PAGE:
Baku, May 7 – Sultan Mirzayev, the head of the Muslim Spiritual Directorate (MSD) of the Chechen Republic, told the council of ulema in Grozny on Monday that all mullahs in that republic will have to secure his office’s approval of the texts of their Friday sermons before they deliver them, lest their words lead the young astray or promote extremism.
In reporting his order, Islamnews.ru said that his demand recalled the way things were done in Soviet times, although the agency pointed out that Mirzayev had not specified “who precisely will check the texts of the preachers” or where they will obtain the criteria they will apply in doing so (www.islamnews.ru/news-11530.html).
But Mirzayev gave some indication of the reasons for his directive and the role that public officials in the government of Ramzan Kadyrov may play in implementing it: “From now on, we must crack down hard on anything that gives rise to religious extremism,” he said, and to that end, “we must continue to work in close contact with the local authorities.”
The Kadyrov-controlled Grozny-inform.ru agency reported that the elders in the MSD’s council of the ulema were enthusiastic, although it is far from clear why they should want to give up the rights that they had only recently recovered after the end of communism and the collapse of the Soviet Union (www.grozny-inform.ru/main.mhtml?Part=11&PubID=6679).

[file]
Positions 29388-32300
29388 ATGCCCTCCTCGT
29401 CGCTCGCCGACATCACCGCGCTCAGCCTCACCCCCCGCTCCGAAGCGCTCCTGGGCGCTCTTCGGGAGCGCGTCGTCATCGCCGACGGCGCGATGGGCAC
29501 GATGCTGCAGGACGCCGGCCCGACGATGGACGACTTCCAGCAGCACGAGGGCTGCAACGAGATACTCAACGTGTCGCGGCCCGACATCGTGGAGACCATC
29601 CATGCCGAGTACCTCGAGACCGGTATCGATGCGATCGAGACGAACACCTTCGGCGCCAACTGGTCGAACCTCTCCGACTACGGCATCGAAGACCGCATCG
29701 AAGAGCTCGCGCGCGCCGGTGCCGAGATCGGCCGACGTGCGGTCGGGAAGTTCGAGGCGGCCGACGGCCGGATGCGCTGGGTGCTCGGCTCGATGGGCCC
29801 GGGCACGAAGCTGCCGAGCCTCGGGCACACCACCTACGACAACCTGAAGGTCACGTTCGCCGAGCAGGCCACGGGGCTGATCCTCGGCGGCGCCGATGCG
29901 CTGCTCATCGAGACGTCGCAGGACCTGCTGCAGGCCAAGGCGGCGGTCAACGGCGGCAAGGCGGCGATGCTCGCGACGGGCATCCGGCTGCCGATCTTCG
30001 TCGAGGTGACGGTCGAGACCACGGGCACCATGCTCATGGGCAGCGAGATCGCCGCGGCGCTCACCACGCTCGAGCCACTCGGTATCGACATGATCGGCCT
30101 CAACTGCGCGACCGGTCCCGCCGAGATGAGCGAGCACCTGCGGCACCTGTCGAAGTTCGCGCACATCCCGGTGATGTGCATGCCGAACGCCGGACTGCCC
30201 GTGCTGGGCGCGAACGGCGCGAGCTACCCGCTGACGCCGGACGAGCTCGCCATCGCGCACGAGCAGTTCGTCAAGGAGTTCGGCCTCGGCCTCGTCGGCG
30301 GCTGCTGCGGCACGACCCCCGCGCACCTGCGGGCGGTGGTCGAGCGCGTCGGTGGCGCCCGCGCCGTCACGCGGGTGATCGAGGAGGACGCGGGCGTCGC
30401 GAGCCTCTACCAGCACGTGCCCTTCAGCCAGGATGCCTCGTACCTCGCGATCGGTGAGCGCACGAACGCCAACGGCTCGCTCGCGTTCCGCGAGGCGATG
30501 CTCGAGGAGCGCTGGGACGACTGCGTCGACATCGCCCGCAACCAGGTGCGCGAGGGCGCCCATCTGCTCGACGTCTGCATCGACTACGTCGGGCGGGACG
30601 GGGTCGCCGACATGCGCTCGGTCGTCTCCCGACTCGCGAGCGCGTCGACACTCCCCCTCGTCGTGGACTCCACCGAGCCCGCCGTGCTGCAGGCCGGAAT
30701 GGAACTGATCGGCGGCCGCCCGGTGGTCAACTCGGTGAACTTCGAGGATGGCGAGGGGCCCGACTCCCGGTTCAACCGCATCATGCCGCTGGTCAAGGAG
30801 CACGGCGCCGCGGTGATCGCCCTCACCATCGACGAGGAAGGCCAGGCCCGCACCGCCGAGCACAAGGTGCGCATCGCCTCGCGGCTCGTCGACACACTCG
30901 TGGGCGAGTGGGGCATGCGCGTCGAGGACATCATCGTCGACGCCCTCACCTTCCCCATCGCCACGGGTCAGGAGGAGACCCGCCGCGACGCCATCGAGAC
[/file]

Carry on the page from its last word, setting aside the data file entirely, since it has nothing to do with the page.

One of the reasons they may be going along is that Mirzayev also used the meeting to announce that Grozny plans to boost the number of Chechens going on the haj from just over 3,000 last year to 5,000 this and to put them under the leadership of Chechen MSD officials who “speak Arabic fluently.”
Both the increased number and the plan for Chechen control reflect Kadyrov’s own statements, but they put him and Chechnya at odds not only with Moscow but with other Muslim regions in the Russian Federation.
On the one hand, the Chechens are planning to send more this year even though the Saudi-imposed quota for the Russian Federation as a whole has fallen from an exceptional 26,000 to 20,500. Consequently, for Chechnya to reach that goal, other Muslim republics will have to cut their number, something they will be most unhappy to do.
And on the other, at a time when Moscow, under pressure from various Muslim groups to improve its support of Russian hajis, is increasing its control over the pilgrimage even as it increases its aid, the Chechen call for local people who know Arabic to lead the Chechen hajis represents yet another challenge to the center.
That this is a very serious challenge is underscored by the comment of Russian Deputy Foreign Minister Aleksandr Soltanov last weekend when, accepting complaints sent in by the Russian Islamic Inheritance organization at the end of February, he said that the Russian government must take control of the process (www.islamnasledie.ru/news.php?id=1076).
As Islamnews.ru commented in its report, there have not yet any reactions from other Muslim leaders in the Russian Federation to Mirzayev’s plan to control the content of Muslim sermons in Chechnya. These leaders likely are waiting to see whether Moscow will defer to Kadyrov and Mirzayev or whether, finally, the Grozny group has gone too far.